This year Windsor Printmaker’s Forum Annual Members’ Show featured the multi-medium work of its artists who were invited to submit work created from a vast array of materials: this allowed those who visited the exhibition the chance to experience not only a wide range of traditional printmaking techniques, but also demonstrated the extent of the work of its members. Members incorporated print onto new mediums that ultimately made for a dynamic print and multi-medium show. Hung in the open gallery space in the Printmaker’s Forum on July 4th, the show ran until August 31st.
Kacie Auffret, a past director and current studio artist at the Forum, spent this past year at University of British Columbia working towards her MFA in Visual Arts interdisciplinary, creative, and critical studies. Though she had to have her work shipped from BC, Auffret decided it was important this year to submit work to the members’ show at the Forum:
“It was important for me to submit this work (Connection) to the Windsor Printmaker’s Forum for the members’ show because I believe in supporting local non-profit, artist-run organizations. There are not many printmaking studios around, and I would love to Windsor Printmaker’s Forum to stay. Windsor Printmaker’s Forum is so pen to new ways of printing, I thought my piece Connection would fit in and allow others to see the opportunities that printmaking has to offer.”
Connection stood out as one of the pieces in the show that demonstrated the versatility of printmaking, and the new ways contemporary artists are using the medium of printmaking. Connection comprises of an intaglio print on deer hide. Imprinted on the deer hide is an abstracted spinal cord of a deer. Kacie uses the very active method of printmaking to remind the viewer that the hide that holds the imagery once belonged to a living creature.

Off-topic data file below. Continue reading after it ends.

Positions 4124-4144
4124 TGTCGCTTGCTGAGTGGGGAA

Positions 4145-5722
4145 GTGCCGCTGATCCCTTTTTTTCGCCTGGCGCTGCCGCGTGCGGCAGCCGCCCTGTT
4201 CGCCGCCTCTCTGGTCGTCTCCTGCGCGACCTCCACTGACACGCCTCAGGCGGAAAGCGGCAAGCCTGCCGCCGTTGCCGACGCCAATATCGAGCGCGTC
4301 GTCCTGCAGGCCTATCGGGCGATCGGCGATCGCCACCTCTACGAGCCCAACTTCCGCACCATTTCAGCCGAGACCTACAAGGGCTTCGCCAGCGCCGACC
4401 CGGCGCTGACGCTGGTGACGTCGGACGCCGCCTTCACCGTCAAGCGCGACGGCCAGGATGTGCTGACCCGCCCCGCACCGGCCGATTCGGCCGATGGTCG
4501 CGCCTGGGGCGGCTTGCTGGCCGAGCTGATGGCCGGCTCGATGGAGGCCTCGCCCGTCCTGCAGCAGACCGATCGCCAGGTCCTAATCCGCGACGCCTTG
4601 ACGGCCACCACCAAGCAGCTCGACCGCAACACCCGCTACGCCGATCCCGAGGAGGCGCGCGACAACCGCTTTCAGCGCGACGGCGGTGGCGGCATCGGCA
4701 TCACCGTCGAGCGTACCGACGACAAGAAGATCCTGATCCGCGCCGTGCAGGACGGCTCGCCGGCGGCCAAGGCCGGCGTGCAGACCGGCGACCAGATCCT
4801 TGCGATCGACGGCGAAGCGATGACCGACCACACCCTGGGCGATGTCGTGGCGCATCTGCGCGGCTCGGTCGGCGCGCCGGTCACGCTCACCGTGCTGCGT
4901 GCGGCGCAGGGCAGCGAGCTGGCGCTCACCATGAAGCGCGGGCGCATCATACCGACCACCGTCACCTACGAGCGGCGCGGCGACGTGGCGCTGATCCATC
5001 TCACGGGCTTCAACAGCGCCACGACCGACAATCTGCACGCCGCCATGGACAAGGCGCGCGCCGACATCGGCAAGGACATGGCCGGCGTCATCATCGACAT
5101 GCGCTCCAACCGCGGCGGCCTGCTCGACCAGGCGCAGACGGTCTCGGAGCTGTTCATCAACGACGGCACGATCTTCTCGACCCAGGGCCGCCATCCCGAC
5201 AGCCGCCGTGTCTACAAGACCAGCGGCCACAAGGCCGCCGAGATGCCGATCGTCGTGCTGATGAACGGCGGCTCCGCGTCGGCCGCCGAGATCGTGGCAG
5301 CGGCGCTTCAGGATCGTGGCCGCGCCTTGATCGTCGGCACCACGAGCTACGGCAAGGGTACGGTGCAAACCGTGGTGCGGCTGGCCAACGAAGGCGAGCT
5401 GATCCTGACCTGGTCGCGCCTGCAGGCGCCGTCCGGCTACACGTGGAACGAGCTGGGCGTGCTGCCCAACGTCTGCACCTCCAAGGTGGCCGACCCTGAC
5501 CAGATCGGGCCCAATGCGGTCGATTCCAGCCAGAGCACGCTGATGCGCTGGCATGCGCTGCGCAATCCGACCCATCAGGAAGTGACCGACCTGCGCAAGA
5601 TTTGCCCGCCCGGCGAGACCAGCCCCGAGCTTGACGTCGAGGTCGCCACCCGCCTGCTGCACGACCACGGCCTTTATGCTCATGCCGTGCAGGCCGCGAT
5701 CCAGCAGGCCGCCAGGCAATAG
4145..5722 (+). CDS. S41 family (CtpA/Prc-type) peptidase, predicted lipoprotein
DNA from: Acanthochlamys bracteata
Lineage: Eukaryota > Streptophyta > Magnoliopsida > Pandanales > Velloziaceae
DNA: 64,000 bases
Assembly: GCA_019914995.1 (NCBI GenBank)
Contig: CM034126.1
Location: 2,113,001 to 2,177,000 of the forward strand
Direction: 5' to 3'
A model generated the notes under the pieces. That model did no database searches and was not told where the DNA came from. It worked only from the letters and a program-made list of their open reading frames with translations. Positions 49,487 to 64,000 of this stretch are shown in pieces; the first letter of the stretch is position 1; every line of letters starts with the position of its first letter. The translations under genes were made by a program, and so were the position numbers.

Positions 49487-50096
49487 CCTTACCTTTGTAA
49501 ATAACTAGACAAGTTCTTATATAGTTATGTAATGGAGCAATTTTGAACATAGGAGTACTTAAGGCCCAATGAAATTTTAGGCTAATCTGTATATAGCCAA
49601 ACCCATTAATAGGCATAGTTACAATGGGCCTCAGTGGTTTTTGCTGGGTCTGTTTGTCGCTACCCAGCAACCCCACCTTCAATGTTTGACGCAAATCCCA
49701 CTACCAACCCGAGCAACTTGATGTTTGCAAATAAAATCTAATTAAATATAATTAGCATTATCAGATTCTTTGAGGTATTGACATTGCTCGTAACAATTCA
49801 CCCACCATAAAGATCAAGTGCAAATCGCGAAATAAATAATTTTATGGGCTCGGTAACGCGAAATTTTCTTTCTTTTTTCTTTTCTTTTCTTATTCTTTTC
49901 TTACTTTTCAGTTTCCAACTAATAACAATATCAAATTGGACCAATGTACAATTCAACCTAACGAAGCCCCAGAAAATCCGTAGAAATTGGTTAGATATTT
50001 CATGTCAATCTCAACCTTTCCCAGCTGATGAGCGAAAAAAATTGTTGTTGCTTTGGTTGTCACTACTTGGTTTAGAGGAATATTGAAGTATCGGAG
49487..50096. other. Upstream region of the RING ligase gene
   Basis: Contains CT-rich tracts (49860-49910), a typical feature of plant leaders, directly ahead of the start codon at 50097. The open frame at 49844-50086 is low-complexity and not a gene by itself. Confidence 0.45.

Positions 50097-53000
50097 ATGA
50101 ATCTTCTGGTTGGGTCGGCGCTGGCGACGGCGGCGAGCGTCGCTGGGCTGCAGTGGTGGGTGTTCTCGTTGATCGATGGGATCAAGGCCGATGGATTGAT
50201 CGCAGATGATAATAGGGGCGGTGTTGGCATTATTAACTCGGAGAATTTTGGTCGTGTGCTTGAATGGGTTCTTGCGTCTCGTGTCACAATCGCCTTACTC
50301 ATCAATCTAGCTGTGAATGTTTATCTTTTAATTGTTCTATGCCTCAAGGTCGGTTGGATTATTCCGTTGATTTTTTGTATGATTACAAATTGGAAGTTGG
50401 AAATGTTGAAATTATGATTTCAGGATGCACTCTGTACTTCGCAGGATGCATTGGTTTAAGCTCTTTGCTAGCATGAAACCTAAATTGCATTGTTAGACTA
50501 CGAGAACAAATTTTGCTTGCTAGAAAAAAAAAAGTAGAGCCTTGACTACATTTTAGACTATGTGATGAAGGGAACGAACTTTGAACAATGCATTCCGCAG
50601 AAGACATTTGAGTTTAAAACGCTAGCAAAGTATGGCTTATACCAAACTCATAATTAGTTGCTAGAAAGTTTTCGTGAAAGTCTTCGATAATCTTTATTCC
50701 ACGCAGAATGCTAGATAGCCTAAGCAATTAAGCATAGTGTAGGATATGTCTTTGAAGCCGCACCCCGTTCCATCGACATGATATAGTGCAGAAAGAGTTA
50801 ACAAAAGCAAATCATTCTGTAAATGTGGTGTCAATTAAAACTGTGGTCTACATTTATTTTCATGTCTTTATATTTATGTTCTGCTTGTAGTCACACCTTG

The work of Patricia Coates, the Forum’s president, demonstrates a contemporary use of printmaking techniques by combining printmaking and installation. Her work Seed Vault utilizes the traditional methods of silkscreen and letterpress printmaking, and applies the techniques to materials such as muslin and burlap. She then incorporates these techniques into a large mixed media installation that emerges from the back corner of the gallery space, as if growing and reiterating the themes of contamination and the uncontrollable man-made spread of GMOs that surround her work.
Among popular mediums in the exhibit were mixed media drawings such as the work of Eric Owen Wood, Amelia Herceg, and Arturo Herrera.
A hand drawing by Arturo Herrera presented an evolving artwork, and demonstrates how the weather and the land can transform what an artist has originally intended for a work. The work was created during a visit to Montreal on a canvas bag that Herrera carried on his person throughout his travels. The weather, along with the usual wear and tear on the bag, acted as collaborators in the realization of the work, and transformed the drawing as it moved with the artist.
The imprint of the artist seemed to be a special component of the annual members’ show, and could be seen in other work such as Grace Manias’ mixed media prints, which incorporated pencil drawings onto mixed media prints.
Other printmaking techniques included in the show were lino-cut, letterpress, image transfer, and intaglio. Painting, drawing, and sculpture were also among the works.
The members’ show included the work of Kacie Auffret, Patricia Coates, Vanessa Cornell, Amelia Herceg, Arturo Herrera, Lauren Laplante, Grace Manias, John Montminy, Taylor Sheppard, and Eric Owen Wood. This unique members’ show allowed its members to explore alternative ways of showing in the WPF gallery space, and allowed viewers of the exhibition to experience the multifaceted work of Windsor Printmaker’s Forum’s members.
Natalie Gaudet is a recent graduate of the University of Windsor’s Visual Arts and Art History program. She is currently pursuing Museum and Gallery Studies at Georgian College in Barrie, Ontario, and serves on the board of directors at Windsor Printmaker’s Forum.